By Carlo Appugliese
While data science and AI are relatively new in the market, the concept of extracting value from data has been around for a while. But time has changed things — and leaders are dealing with a variety of tools (open source options with Rand Python and proprietary packages, like SAS and SPSS), skills and techniques (machine learning, optimization, stats and more) and a variety of workload options dealing with large data (EDW, Hadoop and more). Leading data science teams is no easy feat — and many have been asking questions about how they can maximize their business value today. Carlo Appugliese shares key insights from his team's experiences helping hundreds of companies enhance their data science practice, ranging from how to shorten time to impact to how to extract the best work from your team.
Carlo shares six steps to leading an effective DS team:
- First and most important, focus on your business objectives and problem; don’t get caught up with technology. Don’t do technology for the sake of technology.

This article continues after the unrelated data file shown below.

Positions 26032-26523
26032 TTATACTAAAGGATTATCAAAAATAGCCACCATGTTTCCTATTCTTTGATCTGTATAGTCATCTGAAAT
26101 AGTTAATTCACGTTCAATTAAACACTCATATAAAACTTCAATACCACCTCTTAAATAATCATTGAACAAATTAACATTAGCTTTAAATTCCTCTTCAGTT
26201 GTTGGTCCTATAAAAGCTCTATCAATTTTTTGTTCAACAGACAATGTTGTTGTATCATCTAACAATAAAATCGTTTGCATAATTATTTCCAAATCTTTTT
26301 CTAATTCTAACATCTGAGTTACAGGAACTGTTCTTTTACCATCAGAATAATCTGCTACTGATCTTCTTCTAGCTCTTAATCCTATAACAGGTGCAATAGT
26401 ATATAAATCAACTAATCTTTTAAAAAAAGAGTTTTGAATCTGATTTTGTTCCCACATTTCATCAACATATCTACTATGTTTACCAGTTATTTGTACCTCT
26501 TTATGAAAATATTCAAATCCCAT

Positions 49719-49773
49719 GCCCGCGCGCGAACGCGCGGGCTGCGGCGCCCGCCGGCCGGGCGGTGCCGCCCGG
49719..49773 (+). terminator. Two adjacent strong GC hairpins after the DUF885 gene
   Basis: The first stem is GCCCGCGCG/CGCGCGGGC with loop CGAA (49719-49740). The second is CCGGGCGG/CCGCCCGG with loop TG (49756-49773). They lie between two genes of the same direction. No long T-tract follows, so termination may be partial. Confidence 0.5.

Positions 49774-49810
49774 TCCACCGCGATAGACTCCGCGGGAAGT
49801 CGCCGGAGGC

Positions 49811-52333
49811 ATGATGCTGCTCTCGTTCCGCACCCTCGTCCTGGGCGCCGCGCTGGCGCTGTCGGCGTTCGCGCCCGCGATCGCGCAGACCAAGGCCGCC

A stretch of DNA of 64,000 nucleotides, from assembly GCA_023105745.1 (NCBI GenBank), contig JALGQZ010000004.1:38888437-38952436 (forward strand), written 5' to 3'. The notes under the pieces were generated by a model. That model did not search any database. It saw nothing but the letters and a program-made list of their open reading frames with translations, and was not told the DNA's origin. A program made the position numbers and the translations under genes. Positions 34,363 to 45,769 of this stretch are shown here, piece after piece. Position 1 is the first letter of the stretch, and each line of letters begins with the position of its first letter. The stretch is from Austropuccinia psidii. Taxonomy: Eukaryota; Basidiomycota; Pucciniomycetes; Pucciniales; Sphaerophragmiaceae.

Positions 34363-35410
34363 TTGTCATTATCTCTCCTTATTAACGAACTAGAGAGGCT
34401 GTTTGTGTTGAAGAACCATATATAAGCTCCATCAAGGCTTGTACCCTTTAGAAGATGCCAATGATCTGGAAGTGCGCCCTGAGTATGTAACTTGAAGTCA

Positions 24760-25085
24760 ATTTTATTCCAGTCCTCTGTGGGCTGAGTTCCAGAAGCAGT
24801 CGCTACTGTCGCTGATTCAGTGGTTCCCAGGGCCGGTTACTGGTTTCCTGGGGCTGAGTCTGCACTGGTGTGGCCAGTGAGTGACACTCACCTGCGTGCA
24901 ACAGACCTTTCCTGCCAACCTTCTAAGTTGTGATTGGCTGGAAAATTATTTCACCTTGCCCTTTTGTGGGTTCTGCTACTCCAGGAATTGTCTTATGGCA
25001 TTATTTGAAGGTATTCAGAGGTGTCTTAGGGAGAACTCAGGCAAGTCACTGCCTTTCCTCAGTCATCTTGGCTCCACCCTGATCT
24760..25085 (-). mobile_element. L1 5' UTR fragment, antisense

- Don’t overanalyze what you’re trying to do. Some of the most successful projects are delivered by just doing it. Identify your business problem/use case, put a working team together and go.
- Don’t limit the data your team has available to them. Data scientists need to explore, and sometimes their approach will change based on findings. Give your scientist access to all the data.
- Think about how you will operationalize your project at the start. Don’t code an entire solution and then rewrite the model in a digital application. Build the solution in a technology you can operationalize.
- Don’t be afraid to use the latest Python frameworks. Open frameworks are community-developed and have outperformed traditional approaches. Just scan some the Kaggle winners, http://blog.kaggle.com/category/winners-interviews/. Python is the clear leader, so don’t be afraid of open source.
- Empower your team, so that even the most junior scientists can use open frameworks to solve your business problems. Some of my most productive team members are knocking it out of the park right out of graduate programs.